Mind you, Ossoff served for five years as an aide to the mentally impaired black Georgia Congressman Hank Johnson, who thinks that islands can capsize if you send too many soldiers there and hears Klan dog whistles in his sleep.
Both Ossoff and his Democratic co-winner on Tuesday, the Reverend Raphael Warnock, realize that identity politics are welcome in modern America so long as white identity is demonized and all other forms of racial identitarianism are lionized as “social justice.”
Warnock, a dead ringer for JB Smoove of Curb Your Enthusiasm fame, is the senior pastor of Ebenezer Baptist Church in downtown Atlanta. You may have heard of it — some fella who went by the name of Martin Luther King, Jr. was pastor there when he got shot dead in 1968. Warnock has never for a moment ceased making things racial. He has referred to Reverend Jeremiah Wright’s “God Damn America” speech as “Christian preaching at its best.” Warnock has also referred to black liberation theologist Dr. James Cone as his “mentor.”
Here are some compiled nuggets from Dr. Cone’s preachifyin’:
If God is white, kill God….There will be no peace in America until white people begin to hate their whiteness, asking from the depths of their being: ‘How can we become black?’…With the assurance that God is on our side, we can begin to make ready for the inevitable — the decisive encounter between white and black existence. White appeals to ‘wait and talk it over’ are irrelevant when children are dying and men and women are being tortured. We will not let whitey cool this one with his pious love ethic but will seek to enhance our hostility, bringing it to its full manifestation….We have reached our limit of tolerance, and if it means death with dignity or life with humiliation, we will choose the former. And if that is the choice, we will take some honkies with us.
Why, it all makes a transplanted Yankee such as me nostalgic for the likes of Lester Maddox, who was born with the perfect name for an angry white segregationist. Rather than serve black patrons at his Atlanta restaurant in the mid-1960s, Maddox shut the whole operation down — a move which destroyed his popularity with the Georgia electorate so thoroughly that they elected him the state’s governor only two years later. While Governor of Georgia, Maddox famously walked out on Dick Cavett and football player Jim Brown on a 1970 TV appearance, leading Jewish songwriter Randy Newman to mock him in his song “Rednecks.”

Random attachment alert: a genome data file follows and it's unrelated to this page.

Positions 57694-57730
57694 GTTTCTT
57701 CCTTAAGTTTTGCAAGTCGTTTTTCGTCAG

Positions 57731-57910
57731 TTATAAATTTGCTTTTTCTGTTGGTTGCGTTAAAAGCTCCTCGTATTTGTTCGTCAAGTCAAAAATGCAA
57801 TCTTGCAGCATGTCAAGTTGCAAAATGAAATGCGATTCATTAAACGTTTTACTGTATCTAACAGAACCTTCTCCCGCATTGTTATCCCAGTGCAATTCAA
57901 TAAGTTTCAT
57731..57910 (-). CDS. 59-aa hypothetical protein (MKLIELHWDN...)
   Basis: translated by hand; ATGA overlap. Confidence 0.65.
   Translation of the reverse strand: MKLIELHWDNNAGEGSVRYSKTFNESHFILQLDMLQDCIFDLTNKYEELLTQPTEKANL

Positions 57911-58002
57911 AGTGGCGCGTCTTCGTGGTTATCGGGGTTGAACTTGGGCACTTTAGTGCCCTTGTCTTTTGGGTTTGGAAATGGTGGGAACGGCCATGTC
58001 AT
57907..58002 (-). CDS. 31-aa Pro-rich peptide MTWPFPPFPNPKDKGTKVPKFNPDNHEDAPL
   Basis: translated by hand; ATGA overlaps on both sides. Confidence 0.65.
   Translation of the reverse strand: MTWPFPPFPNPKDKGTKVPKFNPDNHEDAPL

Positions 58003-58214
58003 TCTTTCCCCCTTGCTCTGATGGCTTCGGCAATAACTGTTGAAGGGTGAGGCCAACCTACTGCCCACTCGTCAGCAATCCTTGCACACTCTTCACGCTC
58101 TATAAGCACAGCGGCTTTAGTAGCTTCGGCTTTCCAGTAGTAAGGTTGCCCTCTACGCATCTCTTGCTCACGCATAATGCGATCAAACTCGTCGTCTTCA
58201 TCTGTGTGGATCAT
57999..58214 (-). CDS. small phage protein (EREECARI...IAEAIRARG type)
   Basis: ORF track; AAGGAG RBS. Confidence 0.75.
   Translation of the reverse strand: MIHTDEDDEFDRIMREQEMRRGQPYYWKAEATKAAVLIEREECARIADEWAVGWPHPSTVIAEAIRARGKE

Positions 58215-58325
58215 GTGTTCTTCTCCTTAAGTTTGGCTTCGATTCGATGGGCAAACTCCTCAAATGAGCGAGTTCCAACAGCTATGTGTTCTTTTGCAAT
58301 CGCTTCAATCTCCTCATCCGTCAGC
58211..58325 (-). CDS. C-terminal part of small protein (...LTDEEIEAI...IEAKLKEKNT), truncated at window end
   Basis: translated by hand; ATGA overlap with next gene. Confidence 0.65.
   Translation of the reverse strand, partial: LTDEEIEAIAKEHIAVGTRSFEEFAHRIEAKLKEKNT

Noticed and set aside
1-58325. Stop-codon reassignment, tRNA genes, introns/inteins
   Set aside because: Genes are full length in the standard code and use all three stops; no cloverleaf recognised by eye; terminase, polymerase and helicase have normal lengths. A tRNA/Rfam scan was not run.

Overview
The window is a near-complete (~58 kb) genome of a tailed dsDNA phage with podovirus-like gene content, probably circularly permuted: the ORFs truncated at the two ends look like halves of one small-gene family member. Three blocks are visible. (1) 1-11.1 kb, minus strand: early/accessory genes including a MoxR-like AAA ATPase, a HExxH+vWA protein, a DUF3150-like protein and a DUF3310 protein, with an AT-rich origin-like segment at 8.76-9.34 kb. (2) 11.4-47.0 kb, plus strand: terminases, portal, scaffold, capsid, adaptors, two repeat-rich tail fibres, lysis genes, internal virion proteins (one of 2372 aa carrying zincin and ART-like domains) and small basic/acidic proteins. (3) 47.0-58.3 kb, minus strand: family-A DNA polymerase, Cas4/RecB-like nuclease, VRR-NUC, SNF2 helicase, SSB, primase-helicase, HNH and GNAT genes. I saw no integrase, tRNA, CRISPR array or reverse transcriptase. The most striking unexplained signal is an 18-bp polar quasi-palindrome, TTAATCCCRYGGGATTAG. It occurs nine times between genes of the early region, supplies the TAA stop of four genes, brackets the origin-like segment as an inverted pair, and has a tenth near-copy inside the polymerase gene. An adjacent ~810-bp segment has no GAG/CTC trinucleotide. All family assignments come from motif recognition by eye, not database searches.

Perhaps the most extreme white would-be Georgia politician since the Civil Rights era was J.B. Stoner, who said Hitler was “too moderate,” called Jews “vipers of hell,” and said that “being a Jew [should] be a crime punishable by death.” Regarding blacks, Stoner said:
The nigger is not a human being. He is somewhere between the white man and the ape. We don’t believe in tolerance. We don’t believe in getting along with our enemy, and the nigger is our enemy.
Stoner was suspected in several terrorist bombings of black churches and synagogues and was convicted in 1980 of bombing the Bethel Baptist Church in Birmingham, AL in 1958. After serving a little over three years for the bombing, Stoner was released and continued to campaign for the US Senate as an N-bomb-dropping Dixiecrat.
Where have all the George Wallaces, Lester Maddoxes, and J. B. Stoners gone? Will such types ever come back?
Georgia’s perma-flip from red to blue and from white to black should prove to the naysayers that all politics are identity politics. Many white people are finally starting to realize this. But is there a single white politician in America who is willing to articulate it?